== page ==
Thursday, December 13, 2007

Becky Interviews Eliza Graham and Doesn't Mess Up

Of course all the Girlfriends' Cyber Circuit books are worth reading. But some are REALLY EXCITING, dear reader, and this is one.
Doesn't it look great? It's English, and of course that makes my blood run faster. It's World War II era and that guarantees my enthrallment. This book is haunting and richly evocative and it's called PLAYING WITH THE MOON, which has been nominated as a World Book Day Hidden Gem!!! (And if you want, you can go vote for it right now!)
What's it about? I thought you would never ask:
Shattered by a recent bereavement, Minna and her husband Tom retreat to an isolated village on the Dorset coast, seeking the solitude that will allow them to cope with their loss and rebuild their foundering marriage. Walking on the beach one day, they unearth a human skeleton. It is a discovery which will plunge Minna into a mystery which will consume her for months to come.

The remains are soon identified as those of Private Lew Campbell, a black American GI who, it seems, drowned during a wartime exercise in the area half a century before. Growing increasingly preoccupied with the dead soldier's fate, Minna befriends a melancholy elderly woman, Felix, who lived in the village during the war. As Minna coaxes Felix's story from her, it becomes clear that the old woman knows more about the dead GI than she initially let on.
And now while I get the refreshments ready, you can read some of the great reviews this book has received:
The (London) Times
A chance visit to a depopulated Dorset village was the inspiration for Playing With The Moon, the first novel by a former Towers Perrin staffer turned freelance. Eliza Graham, who has worked for the actuaries for 13 years, spent the past five of these trying to find a publisher for the novel, which is about a 1940s inter-racial love affair and the eventual murder of a black GI. The village is Tyneham on the Isle of Purbeck, emptied in 1943 to be used in the preparations for the D-Day landings. "It was poignant, walking around the village," Graham tells me. "It was as if they just stepped out for a day or two – 60 years ago."

The Oxford Times
She seems to have hit on a winning formula, interweaving an evocative historical tale with a modern story of relationships.

I loved this book. It had me completely hooked before I'd read the first page and I didn't put it down until I'd read the last. The characters are compelling.
Okay, dear reader, of course I am a big anglophile, what else? And I've invited Eliza to stop by today. I'm a little nervous, but I have tea ready.
She'll like that, don't you think?
And I have cake too. Who doesn't like cake?
Okay, so maybe you're right. What about crumpets? She's bound to like those.
I'll offer both. Mmmm, a little butter too. Okay, here goes.
B: Hi, Eliza. What gave you the idea for the book?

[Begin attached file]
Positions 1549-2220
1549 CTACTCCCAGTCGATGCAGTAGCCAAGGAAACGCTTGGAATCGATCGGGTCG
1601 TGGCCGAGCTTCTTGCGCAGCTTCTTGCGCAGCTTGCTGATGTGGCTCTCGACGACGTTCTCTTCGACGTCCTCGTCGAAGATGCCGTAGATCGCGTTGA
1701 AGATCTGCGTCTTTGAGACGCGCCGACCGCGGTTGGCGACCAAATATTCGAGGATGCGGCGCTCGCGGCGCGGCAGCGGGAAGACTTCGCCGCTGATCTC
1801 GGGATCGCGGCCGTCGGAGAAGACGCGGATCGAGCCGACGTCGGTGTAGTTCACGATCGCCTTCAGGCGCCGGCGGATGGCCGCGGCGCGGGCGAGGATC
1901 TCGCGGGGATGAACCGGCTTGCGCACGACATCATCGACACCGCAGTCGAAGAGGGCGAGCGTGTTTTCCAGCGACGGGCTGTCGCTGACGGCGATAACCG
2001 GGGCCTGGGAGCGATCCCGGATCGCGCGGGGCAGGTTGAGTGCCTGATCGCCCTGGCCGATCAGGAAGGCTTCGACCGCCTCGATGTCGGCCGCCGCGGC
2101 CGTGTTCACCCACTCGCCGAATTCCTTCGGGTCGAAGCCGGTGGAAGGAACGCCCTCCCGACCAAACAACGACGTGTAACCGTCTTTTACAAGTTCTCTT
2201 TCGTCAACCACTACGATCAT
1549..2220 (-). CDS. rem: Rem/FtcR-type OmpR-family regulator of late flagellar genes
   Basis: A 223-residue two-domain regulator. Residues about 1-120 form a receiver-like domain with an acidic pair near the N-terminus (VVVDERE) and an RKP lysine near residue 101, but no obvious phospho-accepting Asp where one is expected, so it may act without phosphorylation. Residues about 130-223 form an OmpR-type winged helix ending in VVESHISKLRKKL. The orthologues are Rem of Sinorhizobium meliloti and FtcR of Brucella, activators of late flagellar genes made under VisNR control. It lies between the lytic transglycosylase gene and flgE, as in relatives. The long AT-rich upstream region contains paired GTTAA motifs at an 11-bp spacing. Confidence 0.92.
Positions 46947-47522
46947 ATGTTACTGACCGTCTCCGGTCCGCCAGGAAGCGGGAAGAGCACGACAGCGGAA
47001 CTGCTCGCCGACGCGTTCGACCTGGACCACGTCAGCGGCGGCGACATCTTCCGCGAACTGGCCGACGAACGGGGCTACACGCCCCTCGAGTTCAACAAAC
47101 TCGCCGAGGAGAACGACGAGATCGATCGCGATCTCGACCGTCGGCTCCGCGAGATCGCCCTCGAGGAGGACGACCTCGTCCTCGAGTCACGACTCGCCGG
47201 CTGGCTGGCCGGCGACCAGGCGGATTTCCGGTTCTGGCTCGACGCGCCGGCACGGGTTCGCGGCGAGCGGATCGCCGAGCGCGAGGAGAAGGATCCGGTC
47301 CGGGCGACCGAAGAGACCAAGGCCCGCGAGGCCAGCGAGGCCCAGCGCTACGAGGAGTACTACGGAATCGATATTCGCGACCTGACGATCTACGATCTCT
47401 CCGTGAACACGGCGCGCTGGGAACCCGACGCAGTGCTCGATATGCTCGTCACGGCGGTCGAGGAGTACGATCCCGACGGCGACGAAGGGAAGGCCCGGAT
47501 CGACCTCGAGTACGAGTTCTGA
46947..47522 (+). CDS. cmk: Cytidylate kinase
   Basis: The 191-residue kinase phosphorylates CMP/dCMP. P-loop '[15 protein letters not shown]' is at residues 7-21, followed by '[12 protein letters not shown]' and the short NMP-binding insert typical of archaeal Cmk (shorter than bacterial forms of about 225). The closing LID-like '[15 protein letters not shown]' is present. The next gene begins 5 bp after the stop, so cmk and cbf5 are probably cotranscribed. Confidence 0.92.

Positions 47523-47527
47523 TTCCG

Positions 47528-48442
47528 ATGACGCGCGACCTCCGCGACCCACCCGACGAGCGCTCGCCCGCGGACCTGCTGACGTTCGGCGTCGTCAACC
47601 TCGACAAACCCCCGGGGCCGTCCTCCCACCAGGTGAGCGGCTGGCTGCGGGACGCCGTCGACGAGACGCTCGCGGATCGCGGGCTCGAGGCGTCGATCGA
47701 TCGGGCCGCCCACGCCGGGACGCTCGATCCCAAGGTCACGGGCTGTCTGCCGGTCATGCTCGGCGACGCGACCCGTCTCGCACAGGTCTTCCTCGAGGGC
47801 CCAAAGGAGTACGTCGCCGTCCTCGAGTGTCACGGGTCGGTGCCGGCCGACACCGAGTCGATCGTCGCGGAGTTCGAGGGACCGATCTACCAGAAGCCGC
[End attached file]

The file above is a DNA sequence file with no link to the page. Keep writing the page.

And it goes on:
E: Well, Becky, some years ago I visited an abandoned village on the south coast of England. It had been evacuated for D-Day landings practice and the villagers were told they could go home at the end of the war. In fact they never returned. You can walk round the semi-ruined cottages and see the children's work in the schoolhouse. It's a very poignant place and you can almost feel the ghosts of those who lived. It's also very beautiful. I came away longing to write about it. Then, years later, I read an article about black American GIs in England during WW2 and how they got along with English civilians (often very well). I had the two strands I needed for the novel.

B: That's good. What is your favorite junk food?

E: Chocolate. But it's not junk food really, Becky. It's extremely good for you--honest.

B: Oh, don't I know it. Try some of this cake. People seem endlessly fascinated by WWII. Do you have a theory about this? There's crumpets here too.
E: Why, thank you. I think that, unlike our muddled times and somewhat ambiguous conflicts, WW2 appears clear-cut. Hitler was evil and it was the right thing to fight him. Of course, if you look at it in detail there are gray areas. Like the way the Allies effectively gave Stalin free rein in eastern Europe at the end of the war. Or the heavy bombing of Germany. But for many people in Britain and the US taking part in WW2 was something that they could feel justifiably proud of. And that feeling has passed down the generations. In Britain it was a socially very cohesive time as well, with people really feeling bound together against a common enemy. And that war is still within living memory.

B: When you are writing, do you eat or drink? What or which? [dear reader, am I seeming obsessed with food? Like a simpleton?]

E: Erm, both. Unfortunately. I drink lots of instant coffee and occasionally go into the kitchen just to make sure everything's OK in the cookie tin.

B: [god, she is so nice] What is next for you? When can we read it?

E: RESTITUTION, my novel about falling in love at the wrong time and with the wrong person just as the Red Army moves into Germany in 1945, comes out in September 2007. [geez, I've done that wrong time/wrong person thing, but I don't think I'll bring that up]

B: What do you think is the biggest fashion mistake ever? [Hey. This question is not about food, okay? I'm not going to ask about the National Health program, for god's sake]

E: Bared midriffs on women who aren't slim. [she's right about that, dear reader.]
While Eliza and I chat (and I am so going to crack out something better than tea), you're free to zip over to her blog
A bientot


At 2:45 PM , Blogger Mark said...

Great interview. Personally, I think the questions about food and fashion are very important and make for great cover lines: Elizabeth Graham on caffeine vices and bared midriffs. Looking forward to novel #2.

At 9:04 PM , Blogger becky motew said...

Me too, Mark.

It will be terrific.



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